The Blackhawks have drawn the most tickets of any team to win the Stanley Cup, and it’s not because of anything they’ve done on the ice. It’s largely because of Chicago sports fans’ unwavering—and largely misguided—support of their teams in the betting market.

“It’s the same thing you see with the Cubs or the Bears every year,” Sherman said. “But especially this year with the Blackhawks when they’re 40-to-1 and people are used to seeing them win titles a few years back at much lower odds.”

Chicago has arguably been the NHL franchise of the decade—winning three Stanley Cups (2010, ’13, ’15), but it has now missed the playoffs in back-to-back seasons. The Blackhawks don’t appear to be very improved this year, so don’t pay for past glory.

Dallas Stars

• 16-to-1 to win Stanley Cup

• 7-to-1 to win Western Conference

• over/under: 97.5 regular-season points

Sherman expects the Stars and Colorado Avalanche to take the next step after both teams unexpectedly won a first-round playoff series last season.

He priced Dallas and Colorado at lower odds than other sports books, trying to limit liability on those teams. It has worked for the Avalanche but not so much for the Stars. “We tried to stay aggressive on them, but apparently we weren’t aggressive enough,” he says. “Everyone likes them.”

The Stars have gone from 20- to 16-to-1 to win the Stanley Cup while drawing the most money of any team at the SuperBook. Total money is arguably more meaningful than ticket count, because it’s a better measure of where the big bets—typically from the more sophisticated gamblers—have come in.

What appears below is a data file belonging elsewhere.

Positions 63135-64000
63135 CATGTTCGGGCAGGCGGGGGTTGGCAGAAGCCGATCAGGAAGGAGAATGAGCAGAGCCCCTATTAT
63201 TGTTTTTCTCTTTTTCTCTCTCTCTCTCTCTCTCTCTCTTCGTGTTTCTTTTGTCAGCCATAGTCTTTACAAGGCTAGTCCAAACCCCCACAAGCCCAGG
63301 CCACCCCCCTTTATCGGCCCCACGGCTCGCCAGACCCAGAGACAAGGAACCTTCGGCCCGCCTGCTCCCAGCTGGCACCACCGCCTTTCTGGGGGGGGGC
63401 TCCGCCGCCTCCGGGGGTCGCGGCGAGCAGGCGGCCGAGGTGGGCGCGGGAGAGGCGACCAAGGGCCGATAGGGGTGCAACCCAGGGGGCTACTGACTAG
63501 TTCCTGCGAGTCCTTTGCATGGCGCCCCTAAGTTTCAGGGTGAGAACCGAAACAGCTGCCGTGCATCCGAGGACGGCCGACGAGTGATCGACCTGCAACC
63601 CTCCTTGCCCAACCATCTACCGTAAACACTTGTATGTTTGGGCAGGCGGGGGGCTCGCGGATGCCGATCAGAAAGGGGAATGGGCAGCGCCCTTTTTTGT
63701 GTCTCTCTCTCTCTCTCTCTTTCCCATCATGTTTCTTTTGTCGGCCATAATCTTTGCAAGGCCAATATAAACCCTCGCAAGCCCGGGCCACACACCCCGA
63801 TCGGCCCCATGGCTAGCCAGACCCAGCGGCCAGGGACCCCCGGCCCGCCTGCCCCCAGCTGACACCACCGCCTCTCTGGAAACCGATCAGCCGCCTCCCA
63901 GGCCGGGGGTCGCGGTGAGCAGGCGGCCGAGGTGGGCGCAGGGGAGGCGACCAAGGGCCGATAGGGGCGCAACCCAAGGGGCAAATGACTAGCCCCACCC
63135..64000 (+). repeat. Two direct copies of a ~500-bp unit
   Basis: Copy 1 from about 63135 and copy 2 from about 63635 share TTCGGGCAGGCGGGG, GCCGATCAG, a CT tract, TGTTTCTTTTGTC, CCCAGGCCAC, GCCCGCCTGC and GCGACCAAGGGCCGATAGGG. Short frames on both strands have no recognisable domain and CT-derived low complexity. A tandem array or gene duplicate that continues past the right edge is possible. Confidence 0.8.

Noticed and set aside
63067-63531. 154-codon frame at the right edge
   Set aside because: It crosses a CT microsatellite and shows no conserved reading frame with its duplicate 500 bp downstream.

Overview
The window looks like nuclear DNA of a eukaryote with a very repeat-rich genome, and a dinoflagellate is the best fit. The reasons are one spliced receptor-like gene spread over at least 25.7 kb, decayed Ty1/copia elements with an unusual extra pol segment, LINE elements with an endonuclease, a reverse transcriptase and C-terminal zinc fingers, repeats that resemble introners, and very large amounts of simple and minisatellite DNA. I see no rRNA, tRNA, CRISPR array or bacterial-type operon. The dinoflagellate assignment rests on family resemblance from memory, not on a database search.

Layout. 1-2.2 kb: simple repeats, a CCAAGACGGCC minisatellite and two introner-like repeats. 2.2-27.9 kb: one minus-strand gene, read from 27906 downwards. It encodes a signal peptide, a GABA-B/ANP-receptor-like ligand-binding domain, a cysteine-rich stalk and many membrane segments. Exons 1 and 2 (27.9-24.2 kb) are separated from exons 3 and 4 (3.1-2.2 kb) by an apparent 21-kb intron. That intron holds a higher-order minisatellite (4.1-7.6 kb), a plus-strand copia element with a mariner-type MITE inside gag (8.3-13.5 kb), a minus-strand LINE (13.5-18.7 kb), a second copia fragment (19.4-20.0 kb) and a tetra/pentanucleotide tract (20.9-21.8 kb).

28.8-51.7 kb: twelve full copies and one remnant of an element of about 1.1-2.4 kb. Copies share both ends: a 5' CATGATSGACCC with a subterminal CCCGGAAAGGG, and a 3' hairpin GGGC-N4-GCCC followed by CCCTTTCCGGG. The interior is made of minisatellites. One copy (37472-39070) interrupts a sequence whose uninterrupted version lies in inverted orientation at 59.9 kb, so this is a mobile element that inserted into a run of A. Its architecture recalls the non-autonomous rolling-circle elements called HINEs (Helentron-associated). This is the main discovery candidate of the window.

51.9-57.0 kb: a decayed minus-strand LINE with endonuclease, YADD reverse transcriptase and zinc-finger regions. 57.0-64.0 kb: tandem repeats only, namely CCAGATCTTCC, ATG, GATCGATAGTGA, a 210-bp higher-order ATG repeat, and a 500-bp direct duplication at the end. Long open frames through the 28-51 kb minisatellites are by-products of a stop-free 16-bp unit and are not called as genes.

Watch out for the Stars with veterans Joe Pavelski and Corey Perry joining an already-dangerous set of forwards.

New Jersey Devils

• 25-to-1 to win Stanley Cup

• 12-to-1 to win Eastern Conference

• over/under: 90.5 regular-season points

A surefire way to draw attention from the betting market is to have a splashy offseason, and the Devils had the splashiest of all.

New Jersey swung two of the biggest trades to acquire P.K. Subban and Nikita Gusev, signed a top free agent in Wayne Simmonds and won the draft lottery to take Jack Hughes No. 1 overall. “You can’t argue against anything they did,” Sherman says. “They’ve made strides to get into the conversation in the East.”

The scary part is, New Jersey wasn’t one of the league’s worst teams before the personnel splurge. They made the playoffs two years ago behind a Hart Trophy-winning season from superstar Taylor Hall. There’s no longer any value on the Devils to win the Stanley Cup—they opened 60-to-1—but look for them to go over their regular-season win total and make the playoffs.

New York Rangers

• 30-to-1 to win Stanley Cup

• 15-to-1 to win Eastern Conference

• over/under: 88.5 regular-season points

Think of the Rangers as a lite version of both the Devils and Blackhawks. New York sports fans don’t back their teams quite as blindly as their Chicago counterparts, but they’re prone to overreaction when there’s any reason for excitement. And the Rangers might have managed the second-most exciting offseason in the league behind the Devils.

They signed star Artemi Panarin in free agency and drafted Kaapo Kakko second overall. The two are expected to pair together on the top line.

“They’ve been attracting action in all the different markets,” Sherman says. “They’re a team a lot of people can’t see not making positive strides this year.”

Still, calling for the Rangers to even compete for the playoffs feels a little premature. They’re light on depth, and 37-year-old goalie Henrik Lundqvist has declined as his career winds down.

This story originally appeared in the Las Vegas Weekly.